||XX Congreso de la Sociedad Española de Antropología Física
||García-Campos, Cecilia; Martinón-Torres, María; Martín-Francés, Laura; Martínez de Pinillos, Marina; Modesto-Mata, Mario; Perea, Bernardo; Zanolli, Clément; Bermúdez de Castro, José María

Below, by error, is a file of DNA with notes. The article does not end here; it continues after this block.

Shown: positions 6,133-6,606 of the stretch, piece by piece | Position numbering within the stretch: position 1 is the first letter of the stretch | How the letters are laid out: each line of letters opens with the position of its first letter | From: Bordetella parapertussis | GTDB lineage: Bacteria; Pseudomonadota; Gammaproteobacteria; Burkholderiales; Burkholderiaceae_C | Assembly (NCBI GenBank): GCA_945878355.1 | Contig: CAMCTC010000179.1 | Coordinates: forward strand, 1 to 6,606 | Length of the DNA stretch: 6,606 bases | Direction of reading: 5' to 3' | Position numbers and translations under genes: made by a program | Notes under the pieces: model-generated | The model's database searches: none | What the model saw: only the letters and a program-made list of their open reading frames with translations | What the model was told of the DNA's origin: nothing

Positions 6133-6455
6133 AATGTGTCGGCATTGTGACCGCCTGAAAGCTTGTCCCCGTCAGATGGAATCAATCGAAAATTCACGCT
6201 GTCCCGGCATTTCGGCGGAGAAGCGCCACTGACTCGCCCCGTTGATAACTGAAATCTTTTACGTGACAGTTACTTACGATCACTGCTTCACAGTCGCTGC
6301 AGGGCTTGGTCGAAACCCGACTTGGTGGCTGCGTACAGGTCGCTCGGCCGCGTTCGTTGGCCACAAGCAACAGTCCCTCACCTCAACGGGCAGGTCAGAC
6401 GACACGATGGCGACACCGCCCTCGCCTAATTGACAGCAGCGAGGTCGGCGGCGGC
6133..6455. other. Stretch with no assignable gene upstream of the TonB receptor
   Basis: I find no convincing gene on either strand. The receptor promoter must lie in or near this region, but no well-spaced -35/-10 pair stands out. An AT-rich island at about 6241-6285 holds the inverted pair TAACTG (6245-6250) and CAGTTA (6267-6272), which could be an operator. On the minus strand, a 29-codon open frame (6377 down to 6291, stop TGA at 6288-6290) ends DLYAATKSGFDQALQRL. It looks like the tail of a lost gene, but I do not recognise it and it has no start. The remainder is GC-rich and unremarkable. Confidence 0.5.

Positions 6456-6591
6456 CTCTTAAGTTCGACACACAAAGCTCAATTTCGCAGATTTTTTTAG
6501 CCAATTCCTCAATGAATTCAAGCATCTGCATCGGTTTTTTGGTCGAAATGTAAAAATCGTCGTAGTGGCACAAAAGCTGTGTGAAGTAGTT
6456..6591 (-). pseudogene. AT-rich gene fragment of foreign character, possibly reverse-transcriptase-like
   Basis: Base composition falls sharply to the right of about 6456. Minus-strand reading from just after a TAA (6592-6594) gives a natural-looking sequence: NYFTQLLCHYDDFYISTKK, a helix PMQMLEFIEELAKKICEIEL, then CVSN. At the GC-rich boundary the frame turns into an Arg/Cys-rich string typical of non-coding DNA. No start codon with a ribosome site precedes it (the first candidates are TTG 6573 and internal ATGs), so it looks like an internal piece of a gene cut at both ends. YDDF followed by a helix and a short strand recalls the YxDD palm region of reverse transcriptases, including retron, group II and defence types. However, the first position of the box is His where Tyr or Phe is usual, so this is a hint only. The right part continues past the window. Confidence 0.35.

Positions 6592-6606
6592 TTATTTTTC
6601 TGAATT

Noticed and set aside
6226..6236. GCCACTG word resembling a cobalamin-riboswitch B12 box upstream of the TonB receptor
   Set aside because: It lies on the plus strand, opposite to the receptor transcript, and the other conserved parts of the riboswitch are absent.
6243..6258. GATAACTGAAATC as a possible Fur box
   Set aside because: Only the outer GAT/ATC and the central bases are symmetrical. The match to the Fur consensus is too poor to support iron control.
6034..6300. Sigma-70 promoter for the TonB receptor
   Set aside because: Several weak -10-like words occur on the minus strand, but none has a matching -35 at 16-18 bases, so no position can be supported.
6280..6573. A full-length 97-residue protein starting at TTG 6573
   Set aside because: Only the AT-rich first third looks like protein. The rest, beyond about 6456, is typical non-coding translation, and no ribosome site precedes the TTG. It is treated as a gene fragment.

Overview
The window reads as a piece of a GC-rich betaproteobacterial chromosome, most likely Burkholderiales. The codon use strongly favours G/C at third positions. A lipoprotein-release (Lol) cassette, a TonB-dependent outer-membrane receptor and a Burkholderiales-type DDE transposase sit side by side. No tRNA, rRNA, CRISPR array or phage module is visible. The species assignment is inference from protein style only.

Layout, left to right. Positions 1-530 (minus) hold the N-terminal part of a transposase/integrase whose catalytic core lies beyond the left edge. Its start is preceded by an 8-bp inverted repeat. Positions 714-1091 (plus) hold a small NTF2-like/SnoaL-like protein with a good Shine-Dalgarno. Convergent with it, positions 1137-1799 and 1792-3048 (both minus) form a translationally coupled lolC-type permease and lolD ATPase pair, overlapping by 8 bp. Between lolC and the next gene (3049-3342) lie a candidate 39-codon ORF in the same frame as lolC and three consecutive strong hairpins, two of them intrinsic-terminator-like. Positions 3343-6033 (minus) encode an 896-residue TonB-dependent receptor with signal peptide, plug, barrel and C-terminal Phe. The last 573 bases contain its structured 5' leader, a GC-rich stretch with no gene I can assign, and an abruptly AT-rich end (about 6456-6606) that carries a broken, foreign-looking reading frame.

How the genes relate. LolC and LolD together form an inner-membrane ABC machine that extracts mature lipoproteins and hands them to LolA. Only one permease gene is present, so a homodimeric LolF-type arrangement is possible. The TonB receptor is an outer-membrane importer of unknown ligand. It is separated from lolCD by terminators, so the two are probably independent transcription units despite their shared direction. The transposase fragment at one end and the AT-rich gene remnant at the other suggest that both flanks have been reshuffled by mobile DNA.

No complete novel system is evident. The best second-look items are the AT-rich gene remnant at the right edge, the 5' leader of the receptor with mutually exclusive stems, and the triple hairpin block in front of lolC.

Introduction. Sex determination is an essential step in the post-mortem identification of skeletal remains. Given their overall greater resistance compared to that of other parts of the skeleton, teeth are considered useful elements in the study of mass fatalities or catastrophic events since there is a great probability to recover them intact. Among teeth, canines have shown the greatest sexual dimorphism. Through Discriminant Function Analysis, we have explored the potential for reliable sex estimation of volumetric and surface measurements from mandibular canine dental tissues. Material and methods. The teeth included in this study (n=69) were selected from anthropological collections from Spain, South Africa and Sudan. In all cases, the sex of the individuals samples was known. The teeth were scanned and three-dimensional measurements were subsequently obtained. Discriminant function accuracy was tested on the original sample, using a cross validation and a hold-out sample. Results. Our results showed that sexual dimorphism in canine size is due to males having greater amounts of dentine, whereas enamel volume does not overall contribute significantly to tooth size dimorphism. Classification accuracy of the multivariable equations tested on slightly worn teeth ranged from 78% to 90.2% for the cross-validation, and from 71.43% to 84.62% for the hold-out sample validation. When we applied all of the functions together we obtained a 92.30% of correct assignments. Conclusions. Our results suggest that the three-dimensional variables from mandibular canine dental tissues are highly useful for sex determination and their application should be considered as a supplemental method to others. 3D measurements counteract the effect of the dimension loss of classic 2D estimations, reflecting the dental morphology and the patterns of dental tissues distribution more accurately.